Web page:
Dagshai Jail Museum

 

 

Dagshai Jail Museum

Dagshai Jail Museum

 

A British era jail used as a  dump yard post independence, was converted into a museum in 2011. It is also unique in that it is only the second of its kind in India, the first being the Cellular jail in the Andamans

Dagshai jail, set up in 1849 has played host to several shades of soldier convicts. Gorkha soldiers of the Nasiri Regt (1857), revolutionaries from the ship ‘Komagatamaru’ (1914), 12 Indian soldier – sympathizers of the Ghadar movement (1915) & Irish Catholic soldiers of the ‘Connaught Rangers ‘who mutinied against their British officers (1920).

James Daly the best known of them all was executed here.

When Mahatma Gandhi visited Dagshai to meet with Irish mutineers he had stayed in a cell inside the jail. Legend has it that his assassin Nathuram Godse too was briefly incarcerated here before being taken for trial to the High Court in Simla.

Bust:Maj.Udai Singh

prototype of the bust

Distinguished Alumni In progress art work.  APS Dagshai

Distinguished Alumni
In progress art work.
APS Dagshai

The museum is the brainchild of its curator Dr. Anand Sethi, a local resident who researched & contributed most of the exhibits including archival photographs from his private collection. A prized display is a pair of bellows that were used by iron smiths to make chains and handcuffs. Its museum value 50,000 pounds today. More material continues to be sourced from Ireland, UK & Nepal.

Dr Sethis’ initiative fortunately, was complemented by the vision & foresight of the then Brigade commander Brig Ananth Narayanan. The army has since been closely involved with the project

Dr & Mrs Sethi

Dr & Mrs Sethi

On a clear bright day we stroll through the two sections of the museum, the Dagshai Jail which contains 54 maximum-security prison cells and an exhibit area that displays archival photographs of the jail and around.

Most of the cells do not have sufficient ventilation or natural light. There is only one VIP cell with the luxury of a fireplace and washroom. This is where the Mahatma had stayed when he came to commiserate with Irish prisoners with whom he felt a especial empathy & bond. Strange as it may sound Ireland & India had much in common, most important being their struggle for freedom against the same colonial master. Making common cause was a subtle political message sent out to the powers that were.

The exhibit area showcases the history of the region. There are photographs of soldiers, forgotten heroes and of the writer Rudyard Kipling, who wrote ‘Plain Tales From the Hills’ here.

APS Dagshai Bust unveiled 29/04/2014

APS Dagshai Udais’Bust  29.04.2014

The newest addition is the picture – citations of late Maj Udai Singh SC, SM, first battalion the Parachute Regt. Udai had spent the formative years of his life as a student of APS (1988 – 1992), the school a stones throw away from the museum.

Today his Bust adorns the main school square & the children have permission to walk to the museum as often as they like.

That being the Principals’ order.

 

*The museum is located at Dagshai cantonment, less than 2 kms from Dharampur on NH 22 going towards Simla. It is closed on Mondays & opens Tuesday – Sunday 09.30 – 12.30 & 14.30 –  17.30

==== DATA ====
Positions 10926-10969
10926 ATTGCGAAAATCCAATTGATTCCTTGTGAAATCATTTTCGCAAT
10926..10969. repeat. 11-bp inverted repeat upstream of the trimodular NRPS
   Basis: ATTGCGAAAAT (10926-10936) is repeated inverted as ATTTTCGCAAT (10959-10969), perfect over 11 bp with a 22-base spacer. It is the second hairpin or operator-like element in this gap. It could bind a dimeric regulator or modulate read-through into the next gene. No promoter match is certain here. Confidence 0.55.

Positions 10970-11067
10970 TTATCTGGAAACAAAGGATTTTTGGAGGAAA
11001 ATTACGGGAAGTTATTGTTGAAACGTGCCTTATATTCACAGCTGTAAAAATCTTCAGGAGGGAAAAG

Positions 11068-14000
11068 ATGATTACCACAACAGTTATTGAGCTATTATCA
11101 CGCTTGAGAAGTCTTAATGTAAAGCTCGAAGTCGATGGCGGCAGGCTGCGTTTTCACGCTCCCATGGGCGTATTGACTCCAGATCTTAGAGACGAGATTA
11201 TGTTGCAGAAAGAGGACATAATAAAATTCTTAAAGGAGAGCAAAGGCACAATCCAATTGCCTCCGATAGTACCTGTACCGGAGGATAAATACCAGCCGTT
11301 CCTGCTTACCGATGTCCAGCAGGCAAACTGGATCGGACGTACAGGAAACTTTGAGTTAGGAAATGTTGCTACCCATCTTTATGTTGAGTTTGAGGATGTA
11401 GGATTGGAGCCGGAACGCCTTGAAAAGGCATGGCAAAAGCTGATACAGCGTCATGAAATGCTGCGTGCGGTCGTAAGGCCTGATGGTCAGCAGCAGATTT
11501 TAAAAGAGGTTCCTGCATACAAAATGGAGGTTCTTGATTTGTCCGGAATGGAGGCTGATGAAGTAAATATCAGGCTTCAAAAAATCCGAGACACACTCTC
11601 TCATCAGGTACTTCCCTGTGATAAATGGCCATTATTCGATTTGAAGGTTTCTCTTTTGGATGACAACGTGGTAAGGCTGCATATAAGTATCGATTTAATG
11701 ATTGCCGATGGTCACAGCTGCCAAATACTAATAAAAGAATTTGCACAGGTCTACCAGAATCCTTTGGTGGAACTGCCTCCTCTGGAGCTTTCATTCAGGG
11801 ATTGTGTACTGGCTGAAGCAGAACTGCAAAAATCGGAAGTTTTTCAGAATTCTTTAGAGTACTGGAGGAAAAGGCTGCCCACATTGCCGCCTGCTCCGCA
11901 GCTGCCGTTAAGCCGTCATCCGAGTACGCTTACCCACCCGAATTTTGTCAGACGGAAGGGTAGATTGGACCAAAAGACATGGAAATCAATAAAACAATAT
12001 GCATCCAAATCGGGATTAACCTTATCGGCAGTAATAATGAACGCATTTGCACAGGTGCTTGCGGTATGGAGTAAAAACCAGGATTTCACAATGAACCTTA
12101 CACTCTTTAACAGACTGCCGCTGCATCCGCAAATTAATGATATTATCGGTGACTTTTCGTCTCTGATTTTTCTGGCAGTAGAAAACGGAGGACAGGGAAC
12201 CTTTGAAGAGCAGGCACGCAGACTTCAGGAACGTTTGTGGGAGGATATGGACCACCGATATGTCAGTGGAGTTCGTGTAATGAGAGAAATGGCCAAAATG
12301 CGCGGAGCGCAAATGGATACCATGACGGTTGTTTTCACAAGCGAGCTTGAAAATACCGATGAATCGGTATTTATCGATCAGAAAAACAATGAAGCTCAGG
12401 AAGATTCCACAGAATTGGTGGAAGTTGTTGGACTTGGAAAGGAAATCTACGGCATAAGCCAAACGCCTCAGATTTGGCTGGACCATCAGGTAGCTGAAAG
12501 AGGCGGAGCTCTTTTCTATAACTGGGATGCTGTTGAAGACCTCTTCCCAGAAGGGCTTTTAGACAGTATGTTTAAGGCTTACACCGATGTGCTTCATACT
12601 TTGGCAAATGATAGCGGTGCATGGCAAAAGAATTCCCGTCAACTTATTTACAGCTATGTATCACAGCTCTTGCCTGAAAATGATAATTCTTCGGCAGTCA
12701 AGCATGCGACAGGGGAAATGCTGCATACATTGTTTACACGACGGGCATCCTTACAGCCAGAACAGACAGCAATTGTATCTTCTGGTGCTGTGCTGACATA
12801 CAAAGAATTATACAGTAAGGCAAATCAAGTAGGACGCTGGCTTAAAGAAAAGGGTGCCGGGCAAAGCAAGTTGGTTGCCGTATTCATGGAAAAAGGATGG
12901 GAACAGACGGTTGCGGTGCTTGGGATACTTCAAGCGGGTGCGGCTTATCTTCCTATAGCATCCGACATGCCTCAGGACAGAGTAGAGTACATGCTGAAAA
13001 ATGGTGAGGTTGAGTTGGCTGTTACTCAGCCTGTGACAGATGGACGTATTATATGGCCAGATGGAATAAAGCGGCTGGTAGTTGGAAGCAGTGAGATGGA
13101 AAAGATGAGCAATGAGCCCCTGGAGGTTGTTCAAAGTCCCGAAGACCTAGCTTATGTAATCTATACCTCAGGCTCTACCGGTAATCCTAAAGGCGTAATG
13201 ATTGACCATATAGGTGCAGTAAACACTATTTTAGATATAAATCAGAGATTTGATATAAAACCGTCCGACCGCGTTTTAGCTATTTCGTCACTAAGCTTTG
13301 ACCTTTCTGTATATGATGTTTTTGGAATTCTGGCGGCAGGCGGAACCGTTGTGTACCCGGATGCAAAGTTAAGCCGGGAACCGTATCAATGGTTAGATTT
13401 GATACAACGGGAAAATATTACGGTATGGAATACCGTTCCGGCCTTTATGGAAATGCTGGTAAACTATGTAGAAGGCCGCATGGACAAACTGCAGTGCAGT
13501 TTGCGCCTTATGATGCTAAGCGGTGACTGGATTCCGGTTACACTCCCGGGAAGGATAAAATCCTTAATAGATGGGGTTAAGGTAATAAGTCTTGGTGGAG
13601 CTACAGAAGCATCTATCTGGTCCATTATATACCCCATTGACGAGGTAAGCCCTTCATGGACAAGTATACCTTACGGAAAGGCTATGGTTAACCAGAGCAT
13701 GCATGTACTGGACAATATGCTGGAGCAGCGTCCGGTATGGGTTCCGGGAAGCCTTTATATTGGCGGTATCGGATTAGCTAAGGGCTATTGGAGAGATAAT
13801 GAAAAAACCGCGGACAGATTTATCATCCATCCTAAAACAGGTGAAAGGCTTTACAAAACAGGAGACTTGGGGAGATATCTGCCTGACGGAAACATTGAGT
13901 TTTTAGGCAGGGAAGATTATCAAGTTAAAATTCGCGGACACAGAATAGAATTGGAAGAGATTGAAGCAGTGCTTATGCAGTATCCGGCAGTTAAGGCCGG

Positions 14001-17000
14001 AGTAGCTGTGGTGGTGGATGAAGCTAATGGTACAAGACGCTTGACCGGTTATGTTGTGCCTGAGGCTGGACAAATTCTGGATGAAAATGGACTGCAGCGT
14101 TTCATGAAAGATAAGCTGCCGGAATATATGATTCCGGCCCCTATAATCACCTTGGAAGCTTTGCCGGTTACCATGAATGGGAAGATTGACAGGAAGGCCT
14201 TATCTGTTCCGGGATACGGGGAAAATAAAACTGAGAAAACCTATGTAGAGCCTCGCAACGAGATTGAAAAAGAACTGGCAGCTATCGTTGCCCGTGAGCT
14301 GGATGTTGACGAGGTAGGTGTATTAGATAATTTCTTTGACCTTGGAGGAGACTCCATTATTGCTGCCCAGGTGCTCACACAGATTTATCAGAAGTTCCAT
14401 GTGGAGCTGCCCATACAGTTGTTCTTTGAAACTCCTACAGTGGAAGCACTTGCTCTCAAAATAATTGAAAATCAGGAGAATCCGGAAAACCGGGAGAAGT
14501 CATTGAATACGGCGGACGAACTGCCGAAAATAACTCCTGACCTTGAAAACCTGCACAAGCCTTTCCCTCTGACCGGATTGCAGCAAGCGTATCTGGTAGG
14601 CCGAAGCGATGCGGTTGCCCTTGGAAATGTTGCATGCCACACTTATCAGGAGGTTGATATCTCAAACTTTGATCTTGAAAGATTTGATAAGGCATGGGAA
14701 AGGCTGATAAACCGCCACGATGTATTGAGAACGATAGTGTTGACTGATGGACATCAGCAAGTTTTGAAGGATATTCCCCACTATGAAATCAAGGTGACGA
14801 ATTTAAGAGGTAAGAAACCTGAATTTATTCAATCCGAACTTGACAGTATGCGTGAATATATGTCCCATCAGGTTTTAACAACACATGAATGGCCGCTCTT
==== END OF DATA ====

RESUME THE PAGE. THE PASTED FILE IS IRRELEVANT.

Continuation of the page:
The land of Kuru

DSC00122Bronze – Krishna & Arjuna  on the chariot ( 60’ long/ 35’ high) Along the banks of Brahma Sarovar

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DSC00166Bhadrakali temple – one of the 51 shaktipithas. Horses made of clay are traditionally offered here.

DSC00113Brahma Sarovar

DSC00143Ladies bathing area on the ghats

“Where next?”

“ To Kurushetra”

Eyebrows go up quizzically.

I must confess to having some preconceived notions myself. Eventually reduced to pulp as it turns out.

Past NH1 & less than 4 hours from the national capital, Kurushetra comprises an area covering 48 Kos, one Kos roughly equivalent to a mile & a half.

Myths & legends associated with the place go back several centuries BC. Not only is it a revered Hindu site, it was visited by all the Gurus of Sikhism & by the Buddha himself, giving it rare religious credence. Sufis & Mystics followed, congregating at the ghats on the day of the solar eclipse – to practice & to preach.

Despite this combination of history, legend & myth the one lasting impression is of a town firmly rooted in the present. Albeit quietly on the move

Witness the broad roads, residential areas segmented into sectors, the spectacular campus of Kurushetra University, the museum & the Planetarium where school children flock in droves.

The Krishna museum showcasing the past has more than a thousand footfalls a day, as do the Ghats of the Sarovar. It is believed that the mythical Saraswati once flowed through this land. Geographical changes dried up the river turning it to slush before the water from the Bhakra Nangal was brought in to replenish & restore.

A case of past meets present. And all for the good.

Kurushetra is above all an aspirational town with a feel good factor. Pilgrims, striving for moksha continue to visit in hordes but many more come to avail ample educational opportunities in pursuit of a better material life.

The inspiration clearly is Kalpana Chawla.

Not Bhishma Pitamah lying on a bed of arrows (museum).

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Highway Eatery

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Brahma Sarovar